This handout video grab taken from footage released by The Thai government public relations department (PRD) and Government spokesman bureau on July 11, 2018 shows members of the “Wild Boars” football team being treated at a hospital in Chiang Rai. The 12 boys rescued from a Thai cave were passed “sleeping” on stretchers through the treacherous passageways, a former Thai Navy SEAL told AFP on July 11, giving the first clear details of an astonishing rescue mission that has captivated the world. / AFP PHOTO / Thai government public relations department (PRD) AND Government spokesman bureau / Handout /
The 12 boys rescued from a Thai cave were passed “sleeping” on stretchers through the treacherous passageways, a former Thai Navy SEAL told AFP Wednesday, giving the first clear details of an astonishing rescue mission that has captivated the world.
The nerve-shredding three-day operation ended on Tuesday with the final group of four boys and the coach emerging from the cave which had held them captive for 18 days.
The rescue sparked jubilation with Thais heaping praise on the rescue team of foreign and local divers as the triumphant tagline “Hooyah” pinballed across social media.
But Thai authorities have been coy on how a group of boys, many of whom could not swim and none with diving experience, could have navigated the treacherous narrow and submerged passageways of the Tham Luang complex, even with expert diving support.
The dangers of the rescue were brought into sharp relief last Friday by the death of a retired Thai Navy SEAL as he ran out off air in the flooded cave complex as the extraction plans were being laid.
After days of mounting speculation, another former SEAL diver revealed the boys were sleeping or partially-conscious.
“Some of them were asleep, some of them were wiggling their fingers… (as if) groggy, but they were breathing,” Commander Chaiyananta Peeranarong told AFP.
“My job was to transfer them along,” he said, adding the “boys were wrapped up in stretchers already when they were being transferred”.
Junta leader Prayut Chan-O-Cha on Tuesday said the boys had been given a “minor tranquiliser” to prevent anxiety inside the narrow, twisting passages, many of which were submerged.
But he denied they were knocked out for an operation the rescue chief had called “mission impossible”.
Thai authorities imposed a media lockdown during the evacuation, even holding large white umbrellas around the boys as they lay in stretchers outside the cave as they were transferred to helicopters bound for hospital.
Saga grips the world
Thailand celebrated the successful mission to free 12 boys and their football coach from a cave Wednesday.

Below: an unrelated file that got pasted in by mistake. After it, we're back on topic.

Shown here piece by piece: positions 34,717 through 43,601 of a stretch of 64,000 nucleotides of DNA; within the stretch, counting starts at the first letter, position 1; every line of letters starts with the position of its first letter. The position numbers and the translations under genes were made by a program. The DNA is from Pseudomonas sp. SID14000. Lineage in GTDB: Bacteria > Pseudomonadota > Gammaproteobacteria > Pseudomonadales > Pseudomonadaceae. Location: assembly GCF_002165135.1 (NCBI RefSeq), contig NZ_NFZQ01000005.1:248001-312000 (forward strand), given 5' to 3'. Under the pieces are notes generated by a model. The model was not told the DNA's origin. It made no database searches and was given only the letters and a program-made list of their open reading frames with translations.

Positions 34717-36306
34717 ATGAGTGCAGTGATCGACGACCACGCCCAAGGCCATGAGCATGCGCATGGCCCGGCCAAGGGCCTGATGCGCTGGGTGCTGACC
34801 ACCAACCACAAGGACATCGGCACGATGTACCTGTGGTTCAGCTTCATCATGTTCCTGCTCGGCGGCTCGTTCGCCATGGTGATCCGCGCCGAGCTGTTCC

The rescue received blanket coverage in Thai media with newspapers The Nation running the headline “Hooyah! Mission accomplished” and the Bangkok Post emblazoned with “All Wild Boars saved”.
Despite spending days in the dark, dank cave health officials said the boys — who are aged 11 to 16 — are in good physical and mental health and eating normal food.
“It might be because they were all together as a team, helping each other out,” public health ministry inspector general Thongchai Lertwilairatanapong told reporters, singling out their 25-year-old coach for keeping their spirits high.
The saga of the “Wild Boars” gripped the world, with the lives of the group hanging in the balance as the threat of heavy rain injected urgency to an already perilous extraction bid.
Closer to home, Chiang Rai locals rejoiced at the odds-upsetting rescue bid.
Elsewhere Duangduen Sittiwongsa, a classmate of 16-year-old Pheeraphat “Night” Sompiengjai, whose birthday fell on the same day the team entered the cave, said they would give him cake when he came back to school.
“We will sing a song for him,” she said.
Rescuers had weighed up several options to save the boys, including keeping them in the cave through the months-long monsoon season.
But they were prodded into the dangerous task of bringing the team through submerged chambers and claustrophobic passages as oxygen levels in the cave plummeted and rains menaced.
The group were taken out in three batches by a team of 13 international divers flanked by the Thai Navy SEALs, who greeted each successful rescue with a “Hooyah” on their Facebook page.
That sign off quickly turned into a hashtag shared across social media, where luminaries of business, politics and sport extended their best wishes to the team and the rescuers.
“I’m very happy and relieved. I haven’t been able to sleep for days. I’m happy that the boys are out too,” said Khamluh Guntawong, the grandfather of team coach Ekkapol Chantawong.
The group became trapped in rising floodwaters and were found nine days later emaciated and dishevelled on a muddy ledge, with water lapping ominously below.
The saga captivated a global audience for over two weeks, rewarding them with a remarkable happy ending.
French football star Paul Pogba dedicated his country’s World Cup semi-final victory over Belgium to “the heroes of the day, well done boys, you are so strong”.